What I hope to do–and I invite you to join me–is to commit to live intentionally and deeply into a fresh way of being for this new year. This year I want to build a life that is deliberately joyful and generous. I’m talking about a deep culture shift that begins on an individual level and ripples outward into community.

Living generously begins one person at a time, BUT…living generously has the power to change the world and to heal and cultivate relationships, one life at a time, one small group at a time, and one community at a time. It starts with you. It starts with me. It starts now.

The Year of Living Generously has two parts. First, I’ll be posting three to four times a week to offer ideas, share experiences, and plan and dream with you. I invite you to comment and share your ideas and experiences, too. Secondly, I invite you to participate in a Lenten discipline called With Glad and Generous Hearts. This 40-day faith-based study is designed with both individuals and groups in mind. It features daily reflections and questions for individual use, as well as a weekly group study. More information about how to participate will be available mid-January.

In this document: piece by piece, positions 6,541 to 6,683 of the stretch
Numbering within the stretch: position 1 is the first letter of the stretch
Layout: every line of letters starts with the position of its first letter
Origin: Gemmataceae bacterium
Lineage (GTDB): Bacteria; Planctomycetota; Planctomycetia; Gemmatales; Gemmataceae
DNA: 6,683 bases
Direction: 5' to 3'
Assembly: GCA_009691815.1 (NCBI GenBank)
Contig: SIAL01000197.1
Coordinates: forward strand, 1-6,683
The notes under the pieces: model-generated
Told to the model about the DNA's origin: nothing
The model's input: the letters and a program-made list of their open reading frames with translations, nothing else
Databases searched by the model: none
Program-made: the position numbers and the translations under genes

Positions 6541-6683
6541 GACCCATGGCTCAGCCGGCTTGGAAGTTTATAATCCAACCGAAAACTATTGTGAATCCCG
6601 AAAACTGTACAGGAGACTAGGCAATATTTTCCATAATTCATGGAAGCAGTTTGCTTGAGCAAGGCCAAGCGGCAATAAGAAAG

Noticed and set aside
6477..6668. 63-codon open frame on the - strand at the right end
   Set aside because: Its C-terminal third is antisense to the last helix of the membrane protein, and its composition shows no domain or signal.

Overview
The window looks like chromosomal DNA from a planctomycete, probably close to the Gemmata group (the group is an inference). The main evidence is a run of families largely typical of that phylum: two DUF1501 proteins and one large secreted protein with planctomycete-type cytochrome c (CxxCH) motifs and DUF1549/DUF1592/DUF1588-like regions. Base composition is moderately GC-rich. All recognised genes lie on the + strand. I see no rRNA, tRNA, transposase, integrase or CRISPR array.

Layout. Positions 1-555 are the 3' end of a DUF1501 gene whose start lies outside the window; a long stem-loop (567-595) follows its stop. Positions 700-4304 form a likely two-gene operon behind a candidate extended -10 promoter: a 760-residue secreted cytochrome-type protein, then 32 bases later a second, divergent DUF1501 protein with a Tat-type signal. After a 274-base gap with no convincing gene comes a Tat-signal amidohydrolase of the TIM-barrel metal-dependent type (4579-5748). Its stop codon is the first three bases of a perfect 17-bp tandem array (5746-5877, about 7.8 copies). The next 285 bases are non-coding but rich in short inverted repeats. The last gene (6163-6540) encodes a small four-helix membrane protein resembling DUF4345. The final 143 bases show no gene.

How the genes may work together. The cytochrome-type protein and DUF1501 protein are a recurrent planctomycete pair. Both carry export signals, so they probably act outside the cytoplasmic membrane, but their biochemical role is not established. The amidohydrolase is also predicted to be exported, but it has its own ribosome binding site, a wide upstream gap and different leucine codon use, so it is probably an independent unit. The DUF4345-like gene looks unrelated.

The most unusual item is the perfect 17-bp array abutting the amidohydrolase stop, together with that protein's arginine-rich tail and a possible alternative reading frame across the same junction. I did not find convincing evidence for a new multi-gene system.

I hope you’ll consider joining me for the journey and will share this information with your friends and in your communities. Together we can craft a year of living generous lives, marked by prodigal love, and seasoned with gladness and joy.

For today I leave you with this thought:

Divine time is infinite and fluid. Human time is finite and marked by artificial constraints of our own creation. The key to a glad and generous life is to acknowledge our human reality while embracing and living into Divine (or Kairos) time. In doing so we have the potential to maximize our days and hours by living fully each precious moment.

Happy New Year! Blessings on the journey.